Student Council Reflects on Its Changing Role

Campus Center and Pond of The Williston Northampton School

Campus Center and Pond of The Williston Northampton School

As Williston has transitioned to online learning, certain systems, clubs, and even certain classes have ceased to run. However, the school’s student government is still working hard to ensure that students, especially seniors, can make the best out of the end of the school.

Like many systems, the council functions differently under the school’s new circumstances. Student Government now communicates through internet platforms and its members have shifted their focus from solving on-campus issues to figuring out better ways to support students during this difficult time.

Before Coronavirus shut down schools for the remainder of the term, Williston’s student government met every other Friday morning to discuss topics like Spirit Week, Saturday class, and more. However, now that students are no longer on campus, the council as a whole meets less frequently and uses Zoom when they do.

Student body President Nat Markey ’20, from Northampton, Massachusetts, felt the impact that switching to distance learning had on students’ ability to communicate with their class representatives.

“On campus, if someone has an issue, it will likely come up naturally during or between classes, meals, afternoon program, or any other of the endless daily activities we have. When everyone’s at home, student council doesn’t hear about those issues without a more active effort.”

Nat encouraged students to reach out to their class representatives, as the only way to hear the students’ voices is through direct communication now that on-campus learning has come to a halt.

Sophomore Representative Benning Johnson from Quechee, Vermont, explained how student council is shifting its focus from addressing more tangible issues to fostering community engagement during the pandemic.

“Our main focus as of now, is to help our community understand these new experiences as they are undoubtedly difficult for everyone,” Benning told The Willistonian. “As leaders of the community we want to make sure that every one feels secure and comfortable in these strange moments of quarantine,” he added.

These leaders come from all grades in the high school and are appointed through class elections. Grade 9 is represented by five class representatives, while all other grades elect one president, as well as four other representatives. For the 2019-2020 school year, the class representatives are:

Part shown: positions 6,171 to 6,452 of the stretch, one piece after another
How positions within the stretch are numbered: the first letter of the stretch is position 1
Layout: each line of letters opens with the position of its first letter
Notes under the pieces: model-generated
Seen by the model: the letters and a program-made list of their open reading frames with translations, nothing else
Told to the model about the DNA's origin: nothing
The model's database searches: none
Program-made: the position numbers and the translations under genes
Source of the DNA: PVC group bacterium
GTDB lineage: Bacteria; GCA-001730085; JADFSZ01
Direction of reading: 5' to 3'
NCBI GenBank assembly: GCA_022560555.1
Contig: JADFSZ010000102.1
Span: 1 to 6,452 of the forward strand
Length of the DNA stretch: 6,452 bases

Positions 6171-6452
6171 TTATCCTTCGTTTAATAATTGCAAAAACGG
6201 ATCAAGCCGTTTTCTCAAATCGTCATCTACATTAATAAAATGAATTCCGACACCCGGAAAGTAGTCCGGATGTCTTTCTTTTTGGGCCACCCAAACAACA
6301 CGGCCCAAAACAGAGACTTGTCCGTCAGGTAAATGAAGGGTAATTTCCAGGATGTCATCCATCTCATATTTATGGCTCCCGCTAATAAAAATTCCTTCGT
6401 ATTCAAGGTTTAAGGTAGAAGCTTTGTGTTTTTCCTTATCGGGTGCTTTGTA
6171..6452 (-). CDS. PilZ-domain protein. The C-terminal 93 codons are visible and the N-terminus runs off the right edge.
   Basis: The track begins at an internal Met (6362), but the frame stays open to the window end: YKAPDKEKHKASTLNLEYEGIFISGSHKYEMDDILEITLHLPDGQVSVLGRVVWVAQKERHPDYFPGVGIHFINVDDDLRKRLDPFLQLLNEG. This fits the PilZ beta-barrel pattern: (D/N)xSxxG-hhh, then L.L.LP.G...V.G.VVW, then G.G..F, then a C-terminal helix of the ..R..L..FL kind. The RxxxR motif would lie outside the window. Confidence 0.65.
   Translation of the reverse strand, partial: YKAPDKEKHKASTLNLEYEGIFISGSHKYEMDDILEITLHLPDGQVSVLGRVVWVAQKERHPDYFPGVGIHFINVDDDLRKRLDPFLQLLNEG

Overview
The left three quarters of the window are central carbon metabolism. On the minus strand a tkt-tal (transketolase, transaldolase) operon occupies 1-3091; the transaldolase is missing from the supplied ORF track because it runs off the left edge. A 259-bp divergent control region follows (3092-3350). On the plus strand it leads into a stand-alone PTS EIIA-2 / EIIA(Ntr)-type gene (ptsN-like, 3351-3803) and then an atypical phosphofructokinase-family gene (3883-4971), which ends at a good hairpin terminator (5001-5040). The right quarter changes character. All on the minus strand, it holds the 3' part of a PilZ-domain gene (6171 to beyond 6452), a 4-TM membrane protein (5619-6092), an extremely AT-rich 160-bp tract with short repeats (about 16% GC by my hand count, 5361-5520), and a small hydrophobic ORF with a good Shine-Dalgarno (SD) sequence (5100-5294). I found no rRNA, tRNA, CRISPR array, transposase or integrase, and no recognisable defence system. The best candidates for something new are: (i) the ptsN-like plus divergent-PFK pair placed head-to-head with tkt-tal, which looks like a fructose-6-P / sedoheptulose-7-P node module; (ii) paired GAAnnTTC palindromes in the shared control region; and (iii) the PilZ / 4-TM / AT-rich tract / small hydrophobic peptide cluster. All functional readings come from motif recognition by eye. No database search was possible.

9th grade: William Chalfant, Adam Shatz, Elsa Frankel, Andrew Yu-Hwang, and Emily Crovo

10th grade: Benning Johnson (class president), Sarah Markey, Natalie Stott, Anita Hua, and Ella Mattocks

11th grade: Brodie Fazio (Class President), Gabriel Davila-Bustamante, Ruby McElhone Yates, Alejandro Ruiz Boughton, and Tomi Akisanya

12 grade: Nat Markey (president), Eric Albanese, Jason Albanese, Rachel Goodman, Sarah Kimmel, and Cam Lawrence  

Class representatives have been using tools like Instagram, email, and surveys to stay in touch with students and gauge the feelings of their classmates. For the senior class, who will never again be united on campus while enrolled at Williston, social media has become a tool to keep up to date on peers’ post-graduate plans. Senior class representatives created the Instagram account @willy2020grads to keep the historic class connected, Nat told The Willistonian.

Being a student leader for the Class of 2020 has its challenges, but ultimately, representatives are grateful to have ways to connect with and represent the seniors.

Nat described that, in an effort to salvage some of Williston’s end-of-year excitement, the council is planning some virtual events and surprises to unite the school and celebrate the senior class, and explained that the seniors on student council are working harder than ever.

“I don’t think the abrupt end of our time on campus made any of us less engaged; if anything we have met more as a class council than we did during the first two trimesters. I think I speak for the senior reps as well as myself when I say that finding out we wouldn’t go back only made us more focused on how we could help 2020 go out as fittingly as possible,” he said.

Senior Sarah Kimmel from Bethesda, Maryland feels responsible for making the best out of the end of the school year for the Class of 2020.

“There is definitely some pressure, given the loss of so many ‘senior spring’ activities, to be able to provide a decent goodbye for the seniors. Personally, it is hard knowing that no matter what we do, we will never be able to make every senior what they want,” she said.

Despite the challenges of remote learning and the grief that students feel for their lost time, it is essential that students stay united and not let this pandemic define their experiences at Williston as a whole, President Nat urged.

“If I could say one message to the class of 2020, it would just be that our class endures, whether or not we can have a commencement in August. We have memories and bonds that can’t be cancelled due to a pandemic. That sounds very corny, but it’s important,” he said.